Various Research and Articles on Driving
By Dan Rynski
on Oct. 01, 2010, Tucson Sun.
text and drive is the new vogue restriction throughout the
nation, one that just oozes with common sense and would surely
make streets safer – or not.
actually increased in at least three states after those states
put texting bans into place, according to a study
conducted by the Highway Loss Data Institute.
study examined collision insurance claims in Louisiana,
Washington, Minnesota and California before and after texting
while driving bans went into effect.
only state of the four that did not see an overall increase in
crashes was Minnesota.
states have texting while driving bans in place. Arizona is not
one of them, although Phoenix has restrictions.
has it that even with the ban people continue to text and drive,
but quickly hide their phones under the dashboard or their laps
when they spot law enforcement patrolling the streets. Of course,
their eyes follow their phones under the dashboard or into their
laps and there goes the nearest lamppost.
92 percent of people polled by AAA said texting while driving is
unacceptable – yet 24 percent of folks in that same poll
admitted to doing it within the last month.
few other bans have been equally ineffective, backfiring in major
ways and making matters worse – not better.
nonprofit Highway Loss Data Institute (HLDI) said Sept 28 2010
that its research found no reduction in auto crash claims after
bans on texting while driving went into effect in 4 US states.
regulations are the law of the land in a majority of the
country's 50 states, as well as in Washington DC, the first
jurisdiction to enact such a ban.
group said its research actually found a slight increase in the
frequency of collision insurance claims filed from crashes in
which texting played a role after the laws were enacted.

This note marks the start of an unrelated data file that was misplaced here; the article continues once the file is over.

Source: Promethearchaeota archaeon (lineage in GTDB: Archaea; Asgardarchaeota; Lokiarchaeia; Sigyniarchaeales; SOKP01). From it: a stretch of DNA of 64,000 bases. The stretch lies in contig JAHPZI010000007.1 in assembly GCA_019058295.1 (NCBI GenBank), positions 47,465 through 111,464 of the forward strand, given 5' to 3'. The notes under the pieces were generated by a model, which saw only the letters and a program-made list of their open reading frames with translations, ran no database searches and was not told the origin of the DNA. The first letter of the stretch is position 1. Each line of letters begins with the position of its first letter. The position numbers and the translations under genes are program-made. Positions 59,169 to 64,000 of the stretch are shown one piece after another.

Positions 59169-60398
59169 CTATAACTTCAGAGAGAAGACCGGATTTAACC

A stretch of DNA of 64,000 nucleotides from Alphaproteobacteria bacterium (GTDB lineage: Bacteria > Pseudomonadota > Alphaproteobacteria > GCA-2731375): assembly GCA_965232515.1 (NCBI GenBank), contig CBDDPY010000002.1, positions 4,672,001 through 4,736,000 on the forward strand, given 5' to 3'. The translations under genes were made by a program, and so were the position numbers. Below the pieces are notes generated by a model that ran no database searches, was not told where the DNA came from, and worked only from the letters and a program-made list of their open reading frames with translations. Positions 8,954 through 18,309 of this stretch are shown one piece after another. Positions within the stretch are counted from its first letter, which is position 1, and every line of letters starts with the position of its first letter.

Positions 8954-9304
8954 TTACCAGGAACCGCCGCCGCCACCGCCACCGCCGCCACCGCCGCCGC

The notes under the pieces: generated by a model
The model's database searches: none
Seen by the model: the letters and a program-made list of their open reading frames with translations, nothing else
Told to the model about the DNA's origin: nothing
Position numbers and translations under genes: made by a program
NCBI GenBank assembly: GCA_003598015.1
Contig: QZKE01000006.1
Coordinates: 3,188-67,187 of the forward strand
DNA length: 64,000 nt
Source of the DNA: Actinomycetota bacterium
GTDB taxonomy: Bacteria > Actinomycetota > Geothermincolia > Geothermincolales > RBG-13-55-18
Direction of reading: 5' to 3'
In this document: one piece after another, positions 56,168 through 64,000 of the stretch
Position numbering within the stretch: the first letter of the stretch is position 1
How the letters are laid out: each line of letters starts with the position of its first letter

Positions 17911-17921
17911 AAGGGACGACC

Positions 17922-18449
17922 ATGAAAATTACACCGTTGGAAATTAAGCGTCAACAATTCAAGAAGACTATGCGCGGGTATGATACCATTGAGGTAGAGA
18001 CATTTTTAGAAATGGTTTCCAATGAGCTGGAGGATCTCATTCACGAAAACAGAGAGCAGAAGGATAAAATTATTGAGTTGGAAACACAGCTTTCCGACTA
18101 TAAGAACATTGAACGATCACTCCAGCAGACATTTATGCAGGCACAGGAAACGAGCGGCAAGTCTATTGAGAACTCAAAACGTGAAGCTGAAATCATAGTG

bans haven't reduced crashes at all. In a perverse twist, crashes
increased in three of the four states we studied after bans were
enacted," said Adrian Lund, president of the HLDI.
an indication that texting bans might even increase the risk of
texting for drivers who continue to do so despite the laws,"
of texting While Driving
have found that when drivers texted, their
collision risk was 23 times greater.
The dangers already seem well established, with little effect on
driving habits. A dramatized educational video that shows the
gruesome results of a car accident caused by a distracted,
texting teen driver has been viewed millions of times on YouTube.
Nationally, 58 percent of teenagers said they use text messaging.
27) -- Sending text messages while driving was the culprit in the
deaths of an estimated 16,000 people from 2001 to 2007. Even more
sobering, researchers warn that fatalities have shot up
significantly since 2005.
of federal data
on road fatalities, published this week in the American Journal
of Public Health, concluded that deaths due to "distracted
driving" surged from 4,572 in 2005 to 5,870 in 2008. That's
a 28 percent increase in three years.
of the deaths involved collisions with roadside objects, as
drivers typing on their cell phones veer off-track and into
poles, traffic lights or other items.
driving is a growing public safety hazard," the study reads.
"Specifically, the dramatic rise in texting volume since
2005 appeared to be contributing to an alarming rise in
distracted driving fatalities."
states now have legislation enacted to prohibit texting while
driving, but anecdotal evidence suggests the bans often go